DIRECTED BY: AVIVA KEMPNER/2019
Aviva Kempner (Rosenwald, Yoo-Hoo Mrs. Goldberg) directs her latest documentary that one of the most intriguing subject matters I’ve heard of. It is a story that combines the personal passions of one a brilliant individual, the game of baseball-which has been called America’s past time, World War II, the CIA, and ultimately the U.S. bombing of Nagasaki and Hiroshima, Japan. While dramatized in the film The Catcher Was a Spy, this documentary titled The Spy Behind Home Plate uses rare archival historical footage along with interviews from family members, teammates, historians, and more, to tell the story of Major League Baseball catcher Morris “Moe” Berg.
Moe Berg was born in 1902 in New York City. While ethnically and culturally he was a Jew, many friends recall that Moe did not notably practice the Jewish religion. He was extremely intelligent, having received his education from both Princeton University and Columbia University. He was also fluent in several languages with counts varying between 7 and 15 languages.
In The Spy Behind Home Plate, it reveals that in addition to Latin, Hebrew, French, English, Italian, Greek, and Spanish, Berg also spoke Sanskrit. He was a contestant on the radio quiz show “Information, Please” where he would not only answer the questions but wax poetically about the etymology of words, especially those from Greek and Latin roots. Early in his major league baseball career, he would skip spring training and the first couple of months of the season in order to attend Columbia University’s Law School, after receiving his undergraduate degree at Princeton.
While initially playing out in the field, Berg was eventually moved behind the plate after some injuries to his teammates. He had been riding the bench after missing so much time due to law school and other endeavors, but by 1928 was a starter. After a couple of trades due to injury, he ended up on the Washington Senators by 1932. It was that winter that Moe Berg, along with Lefty O’Doul and Ted Lyons, were invited by retired ballplayer Herb Hunter to tour Japan and teach baseball seminars at Japanese Universities. On the 2 week trip over to Japan by ship, Berg dedicated himself to learning as much Japanese as he could. His knowledge of the language was enough to endear him to the people of Japan.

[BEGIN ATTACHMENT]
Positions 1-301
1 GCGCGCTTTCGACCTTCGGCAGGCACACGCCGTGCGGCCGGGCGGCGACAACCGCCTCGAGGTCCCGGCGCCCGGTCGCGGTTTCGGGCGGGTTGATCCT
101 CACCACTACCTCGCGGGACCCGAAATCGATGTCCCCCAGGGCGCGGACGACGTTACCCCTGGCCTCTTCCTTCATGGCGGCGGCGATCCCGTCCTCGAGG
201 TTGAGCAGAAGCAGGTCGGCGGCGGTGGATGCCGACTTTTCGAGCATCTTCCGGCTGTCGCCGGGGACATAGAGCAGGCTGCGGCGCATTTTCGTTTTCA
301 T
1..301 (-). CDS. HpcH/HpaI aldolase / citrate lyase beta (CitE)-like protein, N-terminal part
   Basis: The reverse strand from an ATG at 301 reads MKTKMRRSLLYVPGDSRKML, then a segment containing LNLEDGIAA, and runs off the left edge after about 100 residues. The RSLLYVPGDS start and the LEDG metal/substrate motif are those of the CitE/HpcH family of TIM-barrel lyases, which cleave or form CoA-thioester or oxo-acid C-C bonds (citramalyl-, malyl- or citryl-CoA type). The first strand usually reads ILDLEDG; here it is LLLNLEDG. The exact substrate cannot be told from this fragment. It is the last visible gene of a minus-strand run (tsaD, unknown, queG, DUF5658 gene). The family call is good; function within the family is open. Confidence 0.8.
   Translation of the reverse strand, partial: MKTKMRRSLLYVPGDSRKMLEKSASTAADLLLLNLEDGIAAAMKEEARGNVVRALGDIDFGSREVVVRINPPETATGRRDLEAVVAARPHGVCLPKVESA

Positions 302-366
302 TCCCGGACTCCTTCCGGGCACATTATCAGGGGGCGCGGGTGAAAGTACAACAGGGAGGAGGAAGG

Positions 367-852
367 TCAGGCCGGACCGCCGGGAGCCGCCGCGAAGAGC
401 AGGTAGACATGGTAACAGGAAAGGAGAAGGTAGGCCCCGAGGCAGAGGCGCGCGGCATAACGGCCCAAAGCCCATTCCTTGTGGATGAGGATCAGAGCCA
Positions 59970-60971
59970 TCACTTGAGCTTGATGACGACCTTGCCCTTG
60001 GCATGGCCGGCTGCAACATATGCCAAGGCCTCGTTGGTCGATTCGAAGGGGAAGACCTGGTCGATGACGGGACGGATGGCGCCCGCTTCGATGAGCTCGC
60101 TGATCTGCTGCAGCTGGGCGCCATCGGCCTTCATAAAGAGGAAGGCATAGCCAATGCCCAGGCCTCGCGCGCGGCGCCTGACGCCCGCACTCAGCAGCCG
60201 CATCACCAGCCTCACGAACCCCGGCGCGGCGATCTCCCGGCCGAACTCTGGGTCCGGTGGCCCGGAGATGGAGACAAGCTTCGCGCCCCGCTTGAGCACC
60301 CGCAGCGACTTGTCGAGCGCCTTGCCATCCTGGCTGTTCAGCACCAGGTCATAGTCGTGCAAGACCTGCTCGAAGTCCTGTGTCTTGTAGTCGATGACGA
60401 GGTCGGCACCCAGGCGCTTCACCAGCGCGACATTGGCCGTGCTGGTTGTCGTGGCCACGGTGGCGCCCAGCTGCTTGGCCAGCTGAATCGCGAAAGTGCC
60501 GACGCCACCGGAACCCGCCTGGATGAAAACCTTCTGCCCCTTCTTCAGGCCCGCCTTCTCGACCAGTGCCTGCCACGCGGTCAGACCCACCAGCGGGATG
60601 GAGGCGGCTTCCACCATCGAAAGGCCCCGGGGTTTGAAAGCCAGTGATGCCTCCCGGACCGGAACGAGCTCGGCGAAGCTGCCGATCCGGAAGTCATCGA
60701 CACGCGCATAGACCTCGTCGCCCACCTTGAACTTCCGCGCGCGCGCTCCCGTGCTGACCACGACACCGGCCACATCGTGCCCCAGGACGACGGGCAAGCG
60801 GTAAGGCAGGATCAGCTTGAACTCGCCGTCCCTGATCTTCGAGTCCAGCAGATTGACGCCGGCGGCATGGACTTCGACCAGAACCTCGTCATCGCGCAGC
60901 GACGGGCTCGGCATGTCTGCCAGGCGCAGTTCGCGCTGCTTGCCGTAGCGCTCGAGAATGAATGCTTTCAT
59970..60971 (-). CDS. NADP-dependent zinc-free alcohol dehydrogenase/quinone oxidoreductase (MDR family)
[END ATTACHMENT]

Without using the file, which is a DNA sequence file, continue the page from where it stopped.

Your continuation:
Following this tour, Berg stayed behind in Japan, while everyone else went home. He went on to China, Indochina, Siam, India, Egypt, and Berlin. Though he wanted to go back to Japan, he reported for training camp in 1933. He would eventually be released by Washington and find his way to the Cleveland Indians.
By 1934, Berg is invited back to Japan by Herb Hunter along with a group of All-stars that included Babe Ruth, Lou Gehrig, Earl Averill, Charlie Gehringer, Jimmie Foxx, and Lefty Gomez. On this trip, Berg worked even more on the language and also brought along a 16-mm Bell & Howell movie camera, along with a letter from MovietoneNews, a New York newsreel production company that read that Berg was to film sights of his trip for the newsreel company.
It was on this trip, with that camera, that Berg went out, under the auspices of visiting the daughter of the American Ambassador at a local hospital in Tokyo. Berg went to the hospital, but never visited her. Instead, he went to the roof and filmed the city, the harbor, with nearly a full panoramic view from what was one of the tallest buildings in the city at the time. Speculation is that it was Berg’s footage that aided U.S. intelligence in designating military targets once Japan bombed Pearl Harbor.
The Spy Behind Home Plate also documents other accounts of Berg’s involvement with our intelligence agencies, including his involvement in going to Europe to interview scientists like Werner Heisenberg to see how close Germany was in obtaining an atomic bomb.
Throughout the film, we are given glimpses of this mysterious man through rare archival footage, and interviews with his friends and family. It is a fascinating look at a man who was clearly brilliant, and whose career as a ballplayer gave him the perfect cover to spy for the United States. When he traveled, it was as an ambassador for the game. His language skills, and his video skills served him well. The question that the film poses is to what extent did Moe Berg spy for the U.S., above the known instances, and more importantly, for how long?
The Spy Behind Home Plate is an interesting look at a complicated man, and is built for both the baseball fan and non-fan alike. While Moe Berg is not in the Baseball Hall of Fame, the Hall in Cooperstown, New York, has a featured exhibit on him. A fictionalized version of Berg’s story called The Catcher is a Spy was released in 2018, starring Paul Rudd. It seems that these last two years have seen interest in Moe Berg peek. The Spy Behind Home Plate will continue to peek your interest and is worth a look to learn about one of WWII’s hidden heroes who was best known for his essay “Pitchers and Catchers“…now, he may be known as they guy who gave our intelligence agencies the information they needed to win WWII.